PROTRUDING LIKE A GIANT THUMB from the east coast of Mexico, the Yucatan peninsula is a huge landmass that divides the Gulf of Mexico from the Caribbean Sea.
The most well-established resort area is the purpose-built enclave of Cancun on its northern tip.
This fascinating peninsula is mostly low-lying, covered by dense jungle and swamps criss-crossed with rivers, and scattered about with the intriguing ruins of the great Mayan civilisation.
As well as being rich in history, the Yucatan is also blessed with superb beaches lapped by the crystal-clear waters of the western Caribbean, sophisticated resorts and some of the best diving and snorkelling in the Caribbean.
Offshore from Cancun are three islands, the largest of which is the world-famous diving destination of Cozumel. Her sister-islands are Isla Mujeres and Isla Contoy, which lie to the north.
These three islands in the western reaches of the nutrient-rich Gulf Stream are formed in part by the largest barrier reef in the northern hemisphere, which stretches north from Honduras, Guatemala and Belize.
Above sea level, the land is rather uninspiring and the coral platform of Cozumel is all that is left of the tip of an ancient volcano. The immediate surprise is the exceptional quality of the diving down the coastline, where, in addition to the virgin reefs offshore, there is also the added bonus of exciting and challenging cave-diving in the spectacular cenotes, or limestone sink-holes. You will very quickly appreciate that the diving to be found here is world-class.
Both Cancun and the coastline to the south suffer from the periodic winter storms that occur in the southern Caribbean, resulting in a long low swell that makes boat trips and times between dives rather uncomfortable.
This is where diving in the cenotes really comes into its own.

Cozumel is Mexico’s largest Caribbean island at 29 miles long by nine miles wide. The Island of Swallows, as it was once known, is ranked by the American diving press in the top five destinations for Caribbean diving, with good consistent water clarity of over 30m on average. This also means that it is one of the busiest.
Although the onboard divemasters will plan your dive and dive time, it is pretty haphazard and they always lean towards the most inexperienced diver, cutting down your own bottom time. Therefore it is very important to do your own pre-dive planning.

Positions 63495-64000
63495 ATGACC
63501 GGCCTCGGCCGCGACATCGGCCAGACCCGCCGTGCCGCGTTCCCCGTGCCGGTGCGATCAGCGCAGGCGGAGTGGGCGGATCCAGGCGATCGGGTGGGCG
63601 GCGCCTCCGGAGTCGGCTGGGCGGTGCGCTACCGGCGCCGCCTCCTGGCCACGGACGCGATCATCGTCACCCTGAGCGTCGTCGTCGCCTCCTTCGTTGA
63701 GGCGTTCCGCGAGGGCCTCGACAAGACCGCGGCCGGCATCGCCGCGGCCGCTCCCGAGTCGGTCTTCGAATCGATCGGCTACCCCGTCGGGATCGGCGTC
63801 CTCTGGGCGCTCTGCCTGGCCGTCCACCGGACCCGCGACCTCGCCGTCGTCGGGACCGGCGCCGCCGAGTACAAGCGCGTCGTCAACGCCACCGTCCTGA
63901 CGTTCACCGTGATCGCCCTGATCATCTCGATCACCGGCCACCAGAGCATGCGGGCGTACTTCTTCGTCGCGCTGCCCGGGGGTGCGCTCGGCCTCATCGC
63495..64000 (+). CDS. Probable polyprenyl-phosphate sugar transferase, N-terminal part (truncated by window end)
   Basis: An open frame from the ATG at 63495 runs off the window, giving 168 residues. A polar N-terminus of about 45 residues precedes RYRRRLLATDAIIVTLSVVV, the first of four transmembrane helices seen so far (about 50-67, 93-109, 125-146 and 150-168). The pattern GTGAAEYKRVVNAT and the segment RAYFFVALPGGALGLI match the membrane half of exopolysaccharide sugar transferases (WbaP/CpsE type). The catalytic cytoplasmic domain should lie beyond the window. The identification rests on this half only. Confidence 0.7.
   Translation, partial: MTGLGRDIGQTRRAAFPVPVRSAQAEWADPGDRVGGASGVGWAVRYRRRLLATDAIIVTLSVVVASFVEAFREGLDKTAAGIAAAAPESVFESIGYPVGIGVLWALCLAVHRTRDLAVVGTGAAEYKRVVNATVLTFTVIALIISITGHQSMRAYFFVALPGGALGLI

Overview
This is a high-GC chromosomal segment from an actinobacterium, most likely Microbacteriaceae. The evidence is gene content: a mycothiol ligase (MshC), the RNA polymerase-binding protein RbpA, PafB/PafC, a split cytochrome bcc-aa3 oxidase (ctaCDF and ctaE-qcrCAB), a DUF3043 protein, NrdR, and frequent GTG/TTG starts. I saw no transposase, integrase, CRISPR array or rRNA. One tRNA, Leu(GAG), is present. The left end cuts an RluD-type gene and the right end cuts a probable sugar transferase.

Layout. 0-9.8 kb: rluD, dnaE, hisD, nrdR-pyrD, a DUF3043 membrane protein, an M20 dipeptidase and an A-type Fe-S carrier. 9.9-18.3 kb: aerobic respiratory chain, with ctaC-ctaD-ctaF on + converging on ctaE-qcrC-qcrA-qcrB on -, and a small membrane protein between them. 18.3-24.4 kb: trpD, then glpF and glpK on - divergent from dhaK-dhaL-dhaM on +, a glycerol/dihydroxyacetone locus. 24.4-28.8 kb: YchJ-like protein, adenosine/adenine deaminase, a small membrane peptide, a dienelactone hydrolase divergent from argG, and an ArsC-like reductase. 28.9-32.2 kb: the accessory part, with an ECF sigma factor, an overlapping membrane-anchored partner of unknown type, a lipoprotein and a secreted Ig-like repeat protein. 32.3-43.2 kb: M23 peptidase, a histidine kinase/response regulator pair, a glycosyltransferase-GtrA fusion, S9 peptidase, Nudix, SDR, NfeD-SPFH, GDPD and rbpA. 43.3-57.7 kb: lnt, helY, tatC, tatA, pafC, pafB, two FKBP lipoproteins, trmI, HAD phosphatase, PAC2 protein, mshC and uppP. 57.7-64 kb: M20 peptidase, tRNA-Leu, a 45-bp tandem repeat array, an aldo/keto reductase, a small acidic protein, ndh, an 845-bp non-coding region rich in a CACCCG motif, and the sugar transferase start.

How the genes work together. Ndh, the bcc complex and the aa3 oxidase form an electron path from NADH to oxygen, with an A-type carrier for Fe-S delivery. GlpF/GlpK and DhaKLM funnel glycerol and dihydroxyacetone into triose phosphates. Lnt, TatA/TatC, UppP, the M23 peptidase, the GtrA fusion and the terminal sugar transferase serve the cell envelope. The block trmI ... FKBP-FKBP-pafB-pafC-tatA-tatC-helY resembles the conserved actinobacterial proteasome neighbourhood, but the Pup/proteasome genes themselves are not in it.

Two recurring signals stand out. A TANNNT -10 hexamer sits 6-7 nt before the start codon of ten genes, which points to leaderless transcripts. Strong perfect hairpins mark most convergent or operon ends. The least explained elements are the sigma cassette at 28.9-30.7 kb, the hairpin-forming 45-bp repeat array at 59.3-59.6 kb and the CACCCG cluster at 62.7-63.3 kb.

Palancar Reef is one of those names that is always mentioned when divers talk of Cozumel.
The reef is simply massive, and of the 150 dive sites registered around Cozumel, Palancar has four.
Stretching over three miles, this largely pristine reef offers an amazing diversity of marine life and coral formations to suit all tastes and levels of diving expertise.
As all of your diving will be drift-diving, there is little diver intrusion on the reefs, which are well fed from the nutrient-rich waters of the Gulf Stream.
Further to the north is the Santa Rosa Wall, and this is perhaps one of the favourite dives in Cozumel.
In fact this reef can easily be split up into three totally separate dives, giving much better opportunities to see its bounties. As in any exposed area, the southernmost section is low-lying and scoured by currents.
The middle section has some very large tunnels, which completely cut through the reef crest, and the most northerly area of reef has tunnels, caves, overhangs and very steep sections of wall running to near-vertical conditions.

South from Cancun on the Highway Mex 307 past Puerto Aventuras towards Akumal and Tulum you will come across signposts for cenote diving. More than 250 million years ago, the Central American Continent was under water, and during the last Ice Age the sea level dropped and ultimately left a shallow raised plateau of soft porous limestone.
This bedrock is susceptible to erosion, and severe tropical rainstorms over the centuries have created huge underground caverns and wells.
A cenote is created when the roof of one of these vast caverns collapses.